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A deeper reason for thanks on Thanksgiving

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For many people, Thanksgiving Day is a day of turkey, dressing, cranberry sauce and all the other delicious servings that day, followed by a football game or two.

However, Thanksgiving Day was not always celebrated that way.

From the early Seventeenth Century, members of the Pilgrim colony at Plymouth, Massachusetts and the Jamestown colony in Virginia celebrated Thanksgiving Day by worshipping and thanking God for preserving them under terrible circumstances where many members of their colony had died.

But God preserved them and gave them an abundant harvest so that they did not starve to death but persevered under hardship and survived in a wild new country.

They were thanking God for more than the harvest he had given them; they were thanking him for the promise of eternal life with him in his kingdom.

Some reading this article may not celebrate Thanksgiving Day with an abundance of food or other material blessings. But God does give an abundance of blessings in Jesus Christ.

All of us are sinners. Rich or poor, regardless of race, political creeds or earthly possessions, we all fall short of God’s command that we must be perfect if we are to enter into his eternal kingdom.

There is not one who can earn his or her way into God’s kingdom by our good works or earthly efforts. But Jesus Christ has earned for us that entrance into God’s eternal home.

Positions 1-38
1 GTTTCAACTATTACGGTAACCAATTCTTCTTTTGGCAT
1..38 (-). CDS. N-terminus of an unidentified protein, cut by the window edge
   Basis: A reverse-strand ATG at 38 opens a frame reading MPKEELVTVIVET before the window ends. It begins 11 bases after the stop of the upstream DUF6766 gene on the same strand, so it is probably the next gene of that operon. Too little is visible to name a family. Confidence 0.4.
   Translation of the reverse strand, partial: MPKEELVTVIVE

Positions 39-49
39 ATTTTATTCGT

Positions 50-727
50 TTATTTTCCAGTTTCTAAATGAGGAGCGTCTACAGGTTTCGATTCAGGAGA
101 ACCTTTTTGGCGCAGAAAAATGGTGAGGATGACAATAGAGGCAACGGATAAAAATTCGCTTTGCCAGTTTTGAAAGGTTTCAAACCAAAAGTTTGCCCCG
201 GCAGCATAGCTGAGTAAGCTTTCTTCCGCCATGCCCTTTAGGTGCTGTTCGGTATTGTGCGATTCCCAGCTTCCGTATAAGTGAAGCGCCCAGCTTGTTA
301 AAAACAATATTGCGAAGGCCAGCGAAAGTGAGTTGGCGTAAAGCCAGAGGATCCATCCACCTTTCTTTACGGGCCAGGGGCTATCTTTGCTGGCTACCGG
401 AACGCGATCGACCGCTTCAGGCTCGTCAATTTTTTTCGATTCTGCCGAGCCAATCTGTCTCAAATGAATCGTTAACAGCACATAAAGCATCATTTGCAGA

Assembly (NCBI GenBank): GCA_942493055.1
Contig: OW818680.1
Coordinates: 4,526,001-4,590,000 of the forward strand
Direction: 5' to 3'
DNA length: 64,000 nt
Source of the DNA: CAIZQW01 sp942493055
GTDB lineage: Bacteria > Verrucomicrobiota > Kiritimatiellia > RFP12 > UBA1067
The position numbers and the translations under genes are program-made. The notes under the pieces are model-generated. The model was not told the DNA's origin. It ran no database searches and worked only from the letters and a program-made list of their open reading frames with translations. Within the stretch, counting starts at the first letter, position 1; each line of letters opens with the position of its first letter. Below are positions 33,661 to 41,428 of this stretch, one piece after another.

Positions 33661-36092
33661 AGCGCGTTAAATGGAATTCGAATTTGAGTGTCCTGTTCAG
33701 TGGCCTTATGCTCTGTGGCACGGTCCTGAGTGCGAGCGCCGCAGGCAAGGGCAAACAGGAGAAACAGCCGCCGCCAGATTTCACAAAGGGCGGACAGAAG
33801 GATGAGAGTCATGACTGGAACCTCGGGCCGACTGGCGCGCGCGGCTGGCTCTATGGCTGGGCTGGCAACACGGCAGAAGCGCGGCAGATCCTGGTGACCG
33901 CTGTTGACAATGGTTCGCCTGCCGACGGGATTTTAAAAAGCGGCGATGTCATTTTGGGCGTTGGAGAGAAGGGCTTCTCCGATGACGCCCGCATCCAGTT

Jesus Christ paid the penalty we all deserve. When God says the wages of sin is death, he was not joking.

And we all deserve this penalty for our sin: death, an eternal separation from God. But Jesus Christ loved us so much he was willing to pay that penalty for us. He died, taking all our sin upon his body and died for us, that we might receive God’s forgiveness for our sin.

The early Pilgrims and Jamestown colonists faced death every day. But they faced it with joy and confidence knowing that the greatest blessing was waiting for them in death.

So in this difficult world, they rejoiced and gave thanksgiving to God for preserving them for a time while in this world, and when that time came to an end, they had the promise of seeing God face to face.

May we also celebrate Thanksgiving Day with this same joy, enjoying whatever God gives us while we are in this world but more especially enjoying the promise of that wonderful world which is to come.

Rev. Richard H. Snyder is a retired pastor of the Lutheran Church, Missouri Synod.